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    Govt to ban new fossil fuel power generation

    May 16, 2022 - Jenee Tibshraeny


      The Government is committing to making it increasingly difficult for businesses to rely on energy generated from fossil fuels.

      Further to banning new offshore oil and gas exploration in 2018, and committing to a “100 per cent renewable electricity by 2030” target, the Government is planning to ban electricity companies from investing in new baseload generation from fossil fuels like coal and gas.

      New Zealand has in recent years relied heavily on coal to generate electricity when lake levels have been low and gas plants have had outages for maintenance.

      While electricity companies are already planning to invest more in clean energy, like wind, to meet ever-growing electricity demands, the Ministry of Business, Innovation and Employment (MBIE) will start consulting on the ban later this year. It plans to have it in place by 2024.

      This was one of the energy-related initiatives the Government unveiled yesterday in its Emissions Reduction Plan, which outlines how New Zealand will meet its emissions budgets.

      While the plan includes a number of sticks, it also includes carrots. For example, the Government is committing to putting more than $650 million over four years towards various schemes aimed at decarbonising the energy system.

      This funding will largely come from revenue generated from the Emissions Trading Scheme. Energy and Resources Minister Megan Woods said funding will go towards big projects to decarbonise process heat.

      “There will also be targeted investment at a regional level for projects that optimise low emission fuel use, funding for electricity transmission and distribution infrastructure upgrades to support fuel-switching, and the early adoption of high decarbonisation energy technologies,” she said.

      Specifically, the Government plans to provide rebates for businesses, including small businesses, farms and factories, to procure and install energy efficient electrical equipment. It hopes to do this between 2022 and 2028.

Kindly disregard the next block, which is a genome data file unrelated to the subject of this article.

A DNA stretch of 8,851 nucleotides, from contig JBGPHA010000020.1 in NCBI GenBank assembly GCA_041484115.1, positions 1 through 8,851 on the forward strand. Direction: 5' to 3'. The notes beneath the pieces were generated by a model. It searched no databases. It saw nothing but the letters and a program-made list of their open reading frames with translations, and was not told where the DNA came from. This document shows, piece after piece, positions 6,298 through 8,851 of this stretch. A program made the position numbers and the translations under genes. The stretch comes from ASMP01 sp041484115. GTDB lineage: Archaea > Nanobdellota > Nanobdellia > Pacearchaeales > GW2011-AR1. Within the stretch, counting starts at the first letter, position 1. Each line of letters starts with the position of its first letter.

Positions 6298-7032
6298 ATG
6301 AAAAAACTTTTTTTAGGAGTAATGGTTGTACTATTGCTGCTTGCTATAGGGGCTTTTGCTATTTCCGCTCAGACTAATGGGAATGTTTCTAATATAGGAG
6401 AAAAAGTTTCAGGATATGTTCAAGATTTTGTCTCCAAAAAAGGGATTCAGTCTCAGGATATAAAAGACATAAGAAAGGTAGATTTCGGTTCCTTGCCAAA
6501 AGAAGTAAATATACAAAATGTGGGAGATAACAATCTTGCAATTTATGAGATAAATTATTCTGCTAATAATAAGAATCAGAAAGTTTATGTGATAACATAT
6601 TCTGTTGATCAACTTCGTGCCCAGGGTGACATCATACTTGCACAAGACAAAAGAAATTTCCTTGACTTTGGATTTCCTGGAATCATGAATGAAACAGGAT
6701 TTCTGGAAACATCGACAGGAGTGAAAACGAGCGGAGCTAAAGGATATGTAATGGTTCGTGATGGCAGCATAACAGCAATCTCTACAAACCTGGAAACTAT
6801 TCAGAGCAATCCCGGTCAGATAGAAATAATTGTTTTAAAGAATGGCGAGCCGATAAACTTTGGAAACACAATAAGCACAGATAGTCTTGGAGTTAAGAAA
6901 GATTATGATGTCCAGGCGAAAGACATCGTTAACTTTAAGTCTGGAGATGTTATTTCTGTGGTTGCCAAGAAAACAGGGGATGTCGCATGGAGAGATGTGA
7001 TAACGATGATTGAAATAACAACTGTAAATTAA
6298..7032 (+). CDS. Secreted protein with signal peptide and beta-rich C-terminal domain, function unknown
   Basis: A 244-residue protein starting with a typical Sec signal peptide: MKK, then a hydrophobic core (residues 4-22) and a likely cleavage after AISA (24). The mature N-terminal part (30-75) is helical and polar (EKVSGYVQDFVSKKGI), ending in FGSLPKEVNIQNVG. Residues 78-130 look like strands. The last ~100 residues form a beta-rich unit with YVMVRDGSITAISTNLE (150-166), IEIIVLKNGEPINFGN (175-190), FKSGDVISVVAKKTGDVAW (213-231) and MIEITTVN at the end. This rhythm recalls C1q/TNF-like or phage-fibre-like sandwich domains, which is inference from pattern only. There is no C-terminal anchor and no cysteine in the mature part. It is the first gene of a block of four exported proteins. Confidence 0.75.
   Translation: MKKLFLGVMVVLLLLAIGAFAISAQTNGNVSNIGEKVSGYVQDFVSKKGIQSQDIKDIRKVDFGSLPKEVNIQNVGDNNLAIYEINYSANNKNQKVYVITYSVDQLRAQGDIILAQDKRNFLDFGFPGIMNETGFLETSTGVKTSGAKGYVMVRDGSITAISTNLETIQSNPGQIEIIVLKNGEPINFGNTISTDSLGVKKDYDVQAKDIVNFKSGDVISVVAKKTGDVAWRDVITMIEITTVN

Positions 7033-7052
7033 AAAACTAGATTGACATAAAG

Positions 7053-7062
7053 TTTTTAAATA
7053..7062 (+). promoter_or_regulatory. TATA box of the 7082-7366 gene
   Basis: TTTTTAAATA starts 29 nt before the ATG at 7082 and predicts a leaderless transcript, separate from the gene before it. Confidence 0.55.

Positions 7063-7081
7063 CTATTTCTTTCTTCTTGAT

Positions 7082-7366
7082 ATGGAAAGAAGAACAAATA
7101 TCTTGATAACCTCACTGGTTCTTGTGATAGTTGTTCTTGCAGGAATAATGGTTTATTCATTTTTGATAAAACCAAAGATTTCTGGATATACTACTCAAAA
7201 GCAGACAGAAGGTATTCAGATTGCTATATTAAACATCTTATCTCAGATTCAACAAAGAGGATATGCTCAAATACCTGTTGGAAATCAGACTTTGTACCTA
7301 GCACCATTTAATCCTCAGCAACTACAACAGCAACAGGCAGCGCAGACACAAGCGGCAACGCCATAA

It plans to get central and local government to explore power purchase agreements with new renewable generation projects.

      The Government is committing to investigating “additional market mechanisms and regulation” to meet its 100 per cent renewable electricity goal. MBIE is expected to start consulting on this in late-2022, with the aim of having measures implemented by 2024.

      The Government also unveiled a new target in addition to what it described as its “aspirational” 100 per cent renewable electricity target. It committed to ensuring 50 per cent of the country’s “total energy consumption” is from renewable sources by 2035.

      Looking further down the track, it pledged to develop a mandatory energy and emissions reporting scheme for large energy users by 2024.

      Finally, the Government acknowledged there are some firms that have high-temperature heat requirements, but few technologically or commercially available alternatives to fossil fuels.

      For these firms, which include those involved in steel or cement-making, the Government said it would develop specific strategies to help reduce emissions.


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